Some of Turkmenistan's toughest critics in the past, including the United States, are now eager to secure Turkmenistan's participation in lucrative energy ventures, and thus are apt to seize upon any evidence of a political thaw to help strengthen a case for closer political and economic relations. [For background see the Eurasia Insight archive]. In a speech made in Ashgabat on August 14, visiting US Assistant Secretary of State Daniel Sullivan voiced Washington's desire "to 'turn the page' in our relationship," and then went on to outline a broad agenda for economic cooperation.
Domestically, the efforts to burnish Berdymukhammedov's image have been undermined by several factors. For one, some of the recently released prisoners may be out of jail, but they are far from free to express their opinions. Ibadullah, for example, has been effectively prohibited from returning to his hometown of Dashoguz. Instead, he will remain in Ashgabat, where he will serve on the president's religious council. Thus, he will remain under the close supervision of administration officials.
Meanwhile, reports continue to circulate in Ashgabat that Berdymukhammedov is conducting a purge of top-level officials. The purge began in May but appears to have gained fresh momentum in recent weeks. The first high-profile official to fall was the head of Niyazov's presidential guard, Akmurat Rejepov, who reportedly received a 20-year jail sentence. Also caught up in the initial wave of arrests was Rejepov's son, Nurmurat, a security officer, along with Murat Agayev, who was reputedly one of Niyazov's closest business associates.
Secrecy has surrounded the purge. No official announcements have been made about arrests or prosecutions, but that hasn't kept information from circulating in the capital. In a reflection of the severity of the government's approach, family members and close associates of those arrested have also reportedly suffered punishments, according to a Turkmen citizen with first-hand knowledge of Berdymukhammedov administration's activities.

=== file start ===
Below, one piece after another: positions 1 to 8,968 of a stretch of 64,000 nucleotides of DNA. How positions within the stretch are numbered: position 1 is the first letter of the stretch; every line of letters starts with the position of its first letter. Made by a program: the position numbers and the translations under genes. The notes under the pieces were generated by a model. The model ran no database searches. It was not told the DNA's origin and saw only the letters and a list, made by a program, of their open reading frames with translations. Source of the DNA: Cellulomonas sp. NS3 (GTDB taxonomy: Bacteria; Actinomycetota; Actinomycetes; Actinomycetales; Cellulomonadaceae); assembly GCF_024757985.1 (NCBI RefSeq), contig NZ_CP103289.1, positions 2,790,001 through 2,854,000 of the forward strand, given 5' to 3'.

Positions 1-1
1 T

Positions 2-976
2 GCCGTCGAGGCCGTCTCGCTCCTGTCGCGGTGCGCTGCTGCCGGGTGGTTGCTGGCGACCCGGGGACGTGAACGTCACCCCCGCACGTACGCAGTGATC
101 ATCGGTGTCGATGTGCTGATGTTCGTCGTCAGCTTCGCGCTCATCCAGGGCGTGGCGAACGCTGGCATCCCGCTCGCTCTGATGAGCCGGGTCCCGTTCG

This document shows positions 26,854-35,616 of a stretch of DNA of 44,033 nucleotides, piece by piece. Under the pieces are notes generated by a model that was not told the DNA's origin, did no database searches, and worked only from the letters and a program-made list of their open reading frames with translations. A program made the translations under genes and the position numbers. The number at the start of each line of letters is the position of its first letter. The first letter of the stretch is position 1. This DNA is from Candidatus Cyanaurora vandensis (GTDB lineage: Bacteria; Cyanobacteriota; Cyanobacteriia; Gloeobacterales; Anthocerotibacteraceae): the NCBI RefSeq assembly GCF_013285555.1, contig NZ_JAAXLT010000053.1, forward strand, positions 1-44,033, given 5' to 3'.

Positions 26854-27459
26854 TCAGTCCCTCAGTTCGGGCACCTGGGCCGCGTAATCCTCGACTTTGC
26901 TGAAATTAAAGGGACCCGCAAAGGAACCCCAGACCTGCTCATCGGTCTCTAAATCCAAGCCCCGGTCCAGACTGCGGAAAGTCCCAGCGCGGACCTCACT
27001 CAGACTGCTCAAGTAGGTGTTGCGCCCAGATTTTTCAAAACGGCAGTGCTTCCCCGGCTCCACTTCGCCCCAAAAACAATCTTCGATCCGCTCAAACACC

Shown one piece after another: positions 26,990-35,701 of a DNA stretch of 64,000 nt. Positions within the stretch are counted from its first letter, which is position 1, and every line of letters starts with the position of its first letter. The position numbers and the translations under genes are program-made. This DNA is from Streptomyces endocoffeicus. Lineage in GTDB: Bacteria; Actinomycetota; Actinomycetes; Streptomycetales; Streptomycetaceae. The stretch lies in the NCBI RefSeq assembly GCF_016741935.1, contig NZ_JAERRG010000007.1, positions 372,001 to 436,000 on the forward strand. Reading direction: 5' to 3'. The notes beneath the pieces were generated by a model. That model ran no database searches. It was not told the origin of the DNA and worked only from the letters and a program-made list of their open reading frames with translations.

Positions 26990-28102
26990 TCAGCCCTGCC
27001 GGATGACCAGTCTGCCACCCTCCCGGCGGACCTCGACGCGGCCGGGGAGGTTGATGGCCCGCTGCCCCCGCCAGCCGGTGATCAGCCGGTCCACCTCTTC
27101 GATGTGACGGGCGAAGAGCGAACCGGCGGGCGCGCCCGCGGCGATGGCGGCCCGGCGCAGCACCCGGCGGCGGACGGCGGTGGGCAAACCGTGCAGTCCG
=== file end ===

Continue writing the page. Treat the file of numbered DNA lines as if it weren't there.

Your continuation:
In recent weeks, a new wave of arrests has swept over the capital. Former agricultural minister Paizygeldy Meredov was reportedly arrested in early August in connection with financial misdeeds involving cotton exports. Meredov's son was also arrested.
In addition, the former deputy head of Niyazov's presidential property management department, Alexandr Zhadan, has been detained, and two other close associates of Niyazov – Vladimir Khramov and Vladimir Umnov – are reported to be under house arrest. All three men are believed to have been privy to many of Niyazov's most closely guarded state secrets, especially those involving the deceased Turkmenbashi's financial interests.
To some observers in Ashgabat, Berdymukhammedov's action toward political enemies, whether real or perceived, is reminiscent of the behavior of Niyazov, who regularly reshuffled top government personnel in an effort to maintain his own unquestioned authority. [For background see the Eurasia Insight archive]. "These are the old methods under the new 'banners' of a liberal, a democrat and a nationwide-elected president!" an Ashgabat resident who follows political developments said about recent developments.
Editor's Note: Aisha Berdyeva is a pseudonym for a Central Asia-based reporter who specializes in political and economic developments.
Posted August 23, 2007 © Eurasianet